Skip to main content

Making Mexican Chicago

From Postwar Settlement to the Age of Gentrification

Making Mexican Chicago

From Postwar Settlement to the Age of Gentrification

An exploration of how the Windy City became a postwar Latinx metropolis in the face of white resistance.

Though Chicago is often popularly defined by its Polish, Black, and Irish populations, Cook County is home to the third-largest Mexican-American population in the United States. The story of Mexican immigration and integration into the city is one of complex political struggles, deeply entwined with issues of housing and neighborhood control. In Making Mexican Chicago, Mike Amezcua explores how the Windy City became a Latinx metropolis in the second half of the twentieth century.

In the decades after World War II, working-class Chicago neighborhoods like Pilsen and Little Village became sites of upheaval and renewal as Mexican Americans attempted to build new communities in the face of white resistance that cast them as perpetual aliens. Amezcua charts the diverse strategies used by Mexican Chicagoans to fight the forces of segregation, economic predation, and gentrification, focusing on how unlikely combinations of social conservatism and real estate market savvy paved new paths for Latinx assimilation. Making Mexican Chicago offers a powerful multiracial history of Chicago that sheds new light on the origins and endurance of urban inequality.


"A compelling and disturbing book. . . Telling details and a skillfully constructed narrative bring alive Mexican efforts to create a refuge."

Kirkus Reviews

Making Mexican Chicago is a superb analysis of race, property, and political power, with careful attention to the ways communities galvanize power across the twentieth century. Amezcua artfully exposes the ways that Mexicans and Mexican-Americans articulated their needs in a hostile and racist city through a variety of strategies—from coalition building to embracing capitalism to radical refusal. Amezcua makes visible how Chicago stood at the center of the transnational histories of Mexican migration and labor, the US immigration enforcement apparatuses, and the identification of Mexican-Americans as both the problem and solution during periods of change in urban centers. An outstanding contribution to urban history.”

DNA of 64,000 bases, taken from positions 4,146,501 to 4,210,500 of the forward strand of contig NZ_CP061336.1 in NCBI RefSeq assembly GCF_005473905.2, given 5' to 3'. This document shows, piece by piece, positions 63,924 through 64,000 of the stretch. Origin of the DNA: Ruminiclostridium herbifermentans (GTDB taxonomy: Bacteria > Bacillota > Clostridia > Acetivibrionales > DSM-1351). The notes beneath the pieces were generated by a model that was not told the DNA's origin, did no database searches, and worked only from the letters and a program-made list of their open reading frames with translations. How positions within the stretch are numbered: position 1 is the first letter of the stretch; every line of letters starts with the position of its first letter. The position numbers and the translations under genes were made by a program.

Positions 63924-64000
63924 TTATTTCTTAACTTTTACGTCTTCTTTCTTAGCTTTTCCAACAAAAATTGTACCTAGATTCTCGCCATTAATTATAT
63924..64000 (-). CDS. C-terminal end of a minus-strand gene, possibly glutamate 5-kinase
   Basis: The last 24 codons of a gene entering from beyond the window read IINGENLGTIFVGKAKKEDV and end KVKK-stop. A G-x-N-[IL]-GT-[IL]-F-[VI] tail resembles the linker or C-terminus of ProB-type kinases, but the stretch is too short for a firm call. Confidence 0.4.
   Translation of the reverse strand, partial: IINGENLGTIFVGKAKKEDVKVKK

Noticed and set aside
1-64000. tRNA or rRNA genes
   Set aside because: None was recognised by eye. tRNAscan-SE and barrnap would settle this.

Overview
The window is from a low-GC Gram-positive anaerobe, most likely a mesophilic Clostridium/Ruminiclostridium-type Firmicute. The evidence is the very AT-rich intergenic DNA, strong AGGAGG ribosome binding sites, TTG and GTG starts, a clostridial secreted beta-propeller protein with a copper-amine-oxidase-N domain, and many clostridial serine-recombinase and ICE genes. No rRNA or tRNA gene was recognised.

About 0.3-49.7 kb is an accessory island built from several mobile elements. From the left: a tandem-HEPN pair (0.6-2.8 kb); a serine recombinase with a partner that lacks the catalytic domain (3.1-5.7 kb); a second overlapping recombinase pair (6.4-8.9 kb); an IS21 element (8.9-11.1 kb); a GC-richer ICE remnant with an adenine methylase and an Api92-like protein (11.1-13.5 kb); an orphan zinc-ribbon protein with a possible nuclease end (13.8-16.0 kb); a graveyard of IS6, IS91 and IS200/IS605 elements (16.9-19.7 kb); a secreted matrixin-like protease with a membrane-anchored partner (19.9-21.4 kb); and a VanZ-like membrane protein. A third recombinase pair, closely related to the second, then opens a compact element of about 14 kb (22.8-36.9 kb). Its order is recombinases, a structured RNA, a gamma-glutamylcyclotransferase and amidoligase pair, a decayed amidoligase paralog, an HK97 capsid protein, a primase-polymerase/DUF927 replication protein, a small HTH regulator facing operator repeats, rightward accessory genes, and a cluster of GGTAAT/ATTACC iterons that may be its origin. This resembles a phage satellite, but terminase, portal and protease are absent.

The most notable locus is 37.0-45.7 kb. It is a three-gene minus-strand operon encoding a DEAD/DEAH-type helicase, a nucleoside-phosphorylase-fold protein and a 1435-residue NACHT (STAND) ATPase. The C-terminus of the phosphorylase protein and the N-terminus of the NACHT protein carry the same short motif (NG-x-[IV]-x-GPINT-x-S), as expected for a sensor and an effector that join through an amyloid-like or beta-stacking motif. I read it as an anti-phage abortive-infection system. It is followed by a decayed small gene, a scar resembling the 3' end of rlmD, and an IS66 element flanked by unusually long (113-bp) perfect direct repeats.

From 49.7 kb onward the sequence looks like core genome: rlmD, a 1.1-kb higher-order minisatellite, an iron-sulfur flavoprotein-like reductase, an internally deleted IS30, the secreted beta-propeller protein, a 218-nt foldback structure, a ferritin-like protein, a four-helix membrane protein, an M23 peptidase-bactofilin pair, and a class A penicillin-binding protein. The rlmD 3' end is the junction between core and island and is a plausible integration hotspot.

Marcia Chatelain, Pulitzer Prize–winning author of Franchise: The Golden Arches in Black America

“Before Pilsen welcomed gallery spaces and Little Village became La Villita, the city’s Mexican population fought to make their voices heard and for places to live. Amezcua chronicles this decades-long struggle in his compelling Making Mexican Chicago. . . Throughout this history, Amezcua highlights myriad personalities and their transformations."

Chicago Reader

“In his new book, Making Mexican Chicago, Amezcua documents an extended story of political engagement and cultural distinctiveness. He draws connections between two struggles against different forms of displacement that have targeted the local Mexican community since the 1950s.”

Chicago Tribune

"Highly recommended. . . Amezcua provides a passionate in-depth analysis."


"Making Mexican Chicago explores the spatial precarity experienced by the largest Latinx demographic in the city—ethnic Mexicans. Amezcua argues that although they were victims of containment by restrictionist neighbors, businesses, and government officials, Mexican immigrants and Mexican Americans were placemakers who developed their surroundings with their belonging in mind. Additionally, Amezcua notes that in articulating the Mexican urban experience, we can revisit our understanding of the rise of modern conservatism in the United States. . . . By centering the ethnic Mexican experience within the history of Chicago, Amezcua places the fight over neighborhoods, segregation, and property rights in a multiracial context."

The Metropole

“The story of the American city and its urban transformation is often told from the top down and within a black-white binary. With sophistication and care, Amezcua upends this narrative, surfacing the previously untold story of how Latinos shaped Chicago’s urban landscape and offering keen insights on culture, from beauty pageants to punk. After reading this book, we will wonder how we ever could have overlooked the role of Latinos in white flight, the rise of conservatism, and gentrification.”

Natalia Molina, author of How Race Is Made in America: Immigration, Citizenship, and the Historical Power of Racial Scripts

“How did Chicago become one of the largest Mexican cities in the United States? In this fresh account of immigration, real estate, community organization, and politics, Amezcua moves beyond a simple narrative of repression and resistance and shows how Mexicans—as victims of discrimination but also as property owners, landlords, and grassroots activists—remade the city.”

Thomas J. Sugrue, coauthor of Neoliberal Cities: The Remaking of Postwar Urban America

“A superb addition to the growing body of work on the history of Latinx Chicago. Amezcua offers a nuanced story of the politics of place and space, using the history of housing, displacement, and urban renewal to explore broader patterns of urban change and the evolving strategies of a marginalized group in gaining access to power.”

Lorrin Thomas, author of Puerto Rican Citizen: History and Political Identity in New York City

Table of Contents

1 Crafting Capital
2 Deportation and Demolition
3 From the Jungle to Las Yardas
4 Making a Brown Bungalow Belt
5 Renaissance and Revolt
6 Flipping Colonias

Be the first to know

Get the latest updates on new releases, special offers, and media highlights when you subscribe to our email lists!

Sign up here for updates about the Press